“Blanche B. Grand-Maitre has sailed for France with the third unit of the French-American toll service,” read an entry in the May 6, 1918 Minnesota Alumni Weekly.
Grand-Maitre was a 1911 graduate of the University of Minnesota, where she was a member of the Mu Chapter of Alpha Xi Delta. She hailed from Chippewa Falls, Wisconsin, from a French Canadian family. She spoke fluent French. While a collegiate member of the chapter, she wrote a musical comedy which was performed and the proceeds went to the House Fund. Its title was Cupid, Ph.D. and the plot revolved around the love affairs of Peter and Mary Featherbrain. One of the songs she wrote, When Ladies Go to War, was sung by the chorus. It title was very prescient.
She was working as a teacher in Minneapolis when she answered a call for who could speak French and were willing to learn to operate a telephone switchboard. Her chapter’s report in the March 1919 The Alpha Xi Delta (before it was called The Quill) noted, “Blanche Grand-Maitre who is with the Signal Corps is stationed at Bordeaux, France. She has been wearing a service stripe for over two months. Her main desires at present are to be in the United States, have some really ‘classy’ clothes, and no longer be a soldier, but a ‘regular’ girl.”
She was chosen as one of the 223 women the Signal Corps sent to France during World War I to serve as telephone operators. She served in General Pershing’s headquarters. The women were known as “Hello Girls.” Although they were treated like soldiers, the Hello Girls did not receive veteran’s status until 1979, when 205 of them had died.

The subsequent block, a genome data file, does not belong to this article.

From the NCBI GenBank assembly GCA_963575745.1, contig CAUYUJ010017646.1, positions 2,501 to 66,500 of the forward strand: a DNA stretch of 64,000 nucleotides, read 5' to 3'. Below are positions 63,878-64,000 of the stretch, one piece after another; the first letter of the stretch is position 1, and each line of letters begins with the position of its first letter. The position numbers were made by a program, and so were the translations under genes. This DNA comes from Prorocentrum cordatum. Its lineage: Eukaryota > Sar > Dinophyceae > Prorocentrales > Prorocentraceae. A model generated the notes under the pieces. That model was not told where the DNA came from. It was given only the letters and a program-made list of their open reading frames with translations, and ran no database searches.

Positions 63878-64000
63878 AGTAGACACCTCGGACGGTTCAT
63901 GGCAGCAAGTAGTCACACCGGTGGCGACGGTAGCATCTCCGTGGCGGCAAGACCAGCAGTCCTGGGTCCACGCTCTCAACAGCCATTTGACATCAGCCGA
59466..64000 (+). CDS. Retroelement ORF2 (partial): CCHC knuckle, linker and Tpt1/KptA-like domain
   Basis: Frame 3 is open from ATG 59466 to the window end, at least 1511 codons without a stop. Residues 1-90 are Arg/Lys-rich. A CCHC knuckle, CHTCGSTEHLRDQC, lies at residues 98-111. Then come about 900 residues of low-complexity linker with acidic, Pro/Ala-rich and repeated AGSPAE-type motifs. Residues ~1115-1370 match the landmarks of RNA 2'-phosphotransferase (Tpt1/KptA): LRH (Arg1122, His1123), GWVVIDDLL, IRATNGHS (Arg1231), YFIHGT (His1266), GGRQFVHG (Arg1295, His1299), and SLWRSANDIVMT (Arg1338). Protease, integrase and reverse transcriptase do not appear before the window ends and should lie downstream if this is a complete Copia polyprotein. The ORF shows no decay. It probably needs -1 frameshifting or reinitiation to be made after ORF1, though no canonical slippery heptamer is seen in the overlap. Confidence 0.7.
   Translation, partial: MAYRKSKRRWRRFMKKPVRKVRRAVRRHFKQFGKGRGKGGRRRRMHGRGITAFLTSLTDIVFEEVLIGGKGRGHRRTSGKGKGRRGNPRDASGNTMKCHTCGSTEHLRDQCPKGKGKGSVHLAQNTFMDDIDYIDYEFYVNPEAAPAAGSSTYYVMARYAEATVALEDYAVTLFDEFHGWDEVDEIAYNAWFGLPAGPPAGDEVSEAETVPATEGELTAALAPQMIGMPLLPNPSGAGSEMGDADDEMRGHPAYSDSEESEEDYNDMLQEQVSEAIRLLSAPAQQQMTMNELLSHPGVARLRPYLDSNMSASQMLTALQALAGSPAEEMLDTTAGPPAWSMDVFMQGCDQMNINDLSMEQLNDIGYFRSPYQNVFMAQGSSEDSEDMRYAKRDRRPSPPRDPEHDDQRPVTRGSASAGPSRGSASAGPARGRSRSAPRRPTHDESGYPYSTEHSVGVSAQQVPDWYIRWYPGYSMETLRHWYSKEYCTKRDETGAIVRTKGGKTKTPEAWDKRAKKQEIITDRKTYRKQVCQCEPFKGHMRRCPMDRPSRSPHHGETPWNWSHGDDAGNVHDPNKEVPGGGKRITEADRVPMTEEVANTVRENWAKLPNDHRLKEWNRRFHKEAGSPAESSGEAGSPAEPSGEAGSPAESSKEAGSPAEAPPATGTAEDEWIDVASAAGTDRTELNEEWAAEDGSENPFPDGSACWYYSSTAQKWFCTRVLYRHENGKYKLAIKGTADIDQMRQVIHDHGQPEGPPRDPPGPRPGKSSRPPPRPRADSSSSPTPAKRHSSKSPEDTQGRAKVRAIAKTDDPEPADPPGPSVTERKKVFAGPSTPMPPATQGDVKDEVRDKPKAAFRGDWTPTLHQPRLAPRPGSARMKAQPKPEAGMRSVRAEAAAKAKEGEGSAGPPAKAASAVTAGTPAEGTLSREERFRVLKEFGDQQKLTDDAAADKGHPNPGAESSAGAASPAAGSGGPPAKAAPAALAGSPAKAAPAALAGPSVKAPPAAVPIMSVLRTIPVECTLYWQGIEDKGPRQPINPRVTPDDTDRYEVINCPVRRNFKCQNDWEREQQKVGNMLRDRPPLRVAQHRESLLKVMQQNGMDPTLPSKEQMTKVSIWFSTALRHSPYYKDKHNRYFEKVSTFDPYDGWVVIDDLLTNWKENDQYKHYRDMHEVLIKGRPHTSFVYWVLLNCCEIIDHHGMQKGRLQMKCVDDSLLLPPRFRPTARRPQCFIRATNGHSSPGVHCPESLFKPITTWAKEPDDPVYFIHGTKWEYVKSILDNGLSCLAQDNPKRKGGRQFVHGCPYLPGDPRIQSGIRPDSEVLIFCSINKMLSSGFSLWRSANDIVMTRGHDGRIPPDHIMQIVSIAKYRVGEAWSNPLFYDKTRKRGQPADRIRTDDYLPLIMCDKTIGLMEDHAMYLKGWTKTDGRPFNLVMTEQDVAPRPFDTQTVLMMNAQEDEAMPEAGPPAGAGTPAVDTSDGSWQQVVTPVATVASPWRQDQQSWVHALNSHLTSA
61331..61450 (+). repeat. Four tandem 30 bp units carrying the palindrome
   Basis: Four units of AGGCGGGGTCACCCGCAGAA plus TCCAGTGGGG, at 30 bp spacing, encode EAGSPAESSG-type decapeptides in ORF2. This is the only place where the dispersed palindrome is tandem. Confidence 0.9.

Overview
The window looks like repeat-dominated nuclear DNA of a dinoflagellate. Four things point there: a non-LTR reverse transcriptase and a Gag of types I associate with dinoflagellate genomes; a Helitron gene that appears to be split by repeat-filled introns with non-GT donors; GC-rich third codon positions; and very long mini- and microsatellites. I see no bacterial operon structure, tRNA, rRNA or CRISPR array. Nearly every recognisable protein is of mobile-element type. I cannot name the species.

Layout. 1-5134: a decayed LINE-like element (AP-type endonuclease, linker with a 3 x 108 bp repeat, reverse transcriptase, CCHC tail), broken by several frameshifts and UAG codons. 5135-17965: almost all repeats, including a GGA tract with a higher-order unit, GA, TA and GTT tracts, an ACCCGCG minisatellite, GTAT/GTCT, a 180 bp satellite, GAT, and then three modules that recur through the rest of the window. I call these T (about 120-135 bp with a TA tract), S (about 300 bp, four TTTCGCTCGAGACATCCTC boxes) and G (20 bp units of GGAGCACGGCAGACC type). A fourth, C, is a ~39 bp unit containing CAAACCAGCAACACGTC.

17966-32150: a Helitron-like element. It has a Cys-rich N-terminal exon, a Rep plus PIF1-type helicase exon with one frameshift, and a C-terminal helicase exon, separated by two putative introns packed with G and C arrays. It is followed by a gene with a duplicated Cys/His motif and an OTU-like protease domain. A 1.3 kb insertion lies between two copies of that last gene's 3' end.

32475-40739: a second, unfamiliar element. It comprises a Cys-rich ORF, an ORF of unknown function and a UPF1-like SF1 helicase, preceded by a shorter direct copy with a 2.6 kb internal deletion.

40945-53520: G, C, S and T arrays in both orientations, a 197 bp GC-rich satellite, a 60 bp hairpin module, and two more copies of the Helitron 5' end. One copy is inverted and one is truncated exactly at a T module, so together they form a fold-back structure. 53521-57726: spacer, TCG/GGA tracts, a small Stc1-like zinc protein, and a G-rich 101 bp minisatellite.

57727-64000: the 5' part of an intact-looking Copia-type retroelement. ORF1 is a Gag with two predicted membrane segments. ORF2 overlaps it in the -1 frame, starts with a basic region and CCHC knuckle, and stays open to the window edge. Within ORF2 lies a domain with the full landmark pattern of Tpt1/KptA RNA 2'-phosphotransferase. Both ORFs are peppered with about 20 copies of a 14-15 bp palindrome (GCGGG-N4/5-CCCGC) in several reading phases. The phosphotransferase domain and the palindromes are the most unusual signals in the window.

She had a love who was also in Europe, fighting in the war. His name was Everett Hale, and he, too, had attended the University of Minnesota. Some say they were engaged to be married. When war was declared he was working in real estate in their home town of Chippewa Falls, Wisconsin. He promptly enlisted and, after training, was sent to the Argonne Forest. He died on October 14, 1918. His family was told he was “missing in action” and it was not until July 1919 that his family was notified of his death.
After the war was declared over, she made a trip to the Argonne Forest to find the grave of her love. With the help of soldiers who had detailed maps, she located his shallow grave. His body was then moved to the cemetary at Romange-Meuse. In 1921, his body was sent back to Chippewa Falls, as requested by his parents.
When she returned to Minnesota in Septenber of 1919, she visited with her chapter, and attended Alpha Xi Delta events. As an senior she had written an article for The Alpha Xi Delta on the importance of alumnae support, so it’s no surprise that she made that effort. She also attended the first national convention of the American Legion, which took place in November 1919 in Minneapolis. She represented the St. Paul Legion Post. She also served Alpha Xi as the Entertainment Committee Chairman at its 1920 convention.
After the war, likely broken-hearted, she returned to teaching. She never married. The 1940 census has her living in California. She died in 1970 before she and her 222 compatriots received veteran’s status.
My thanks to Jan Hutchins, Alpha Xi Delta, for her lead on Grand-Maitre. Those interested in Hello Girls might enjoy a book which will soon be available, The Hello Girls, by Elizabeth Cobbs, see http://www.hup.harvard.edu/catalog.php?isbn=9780674971479. The photo of Grande-Maitre’s identity papers is courtesy of the U.S. Army Women’s Museum.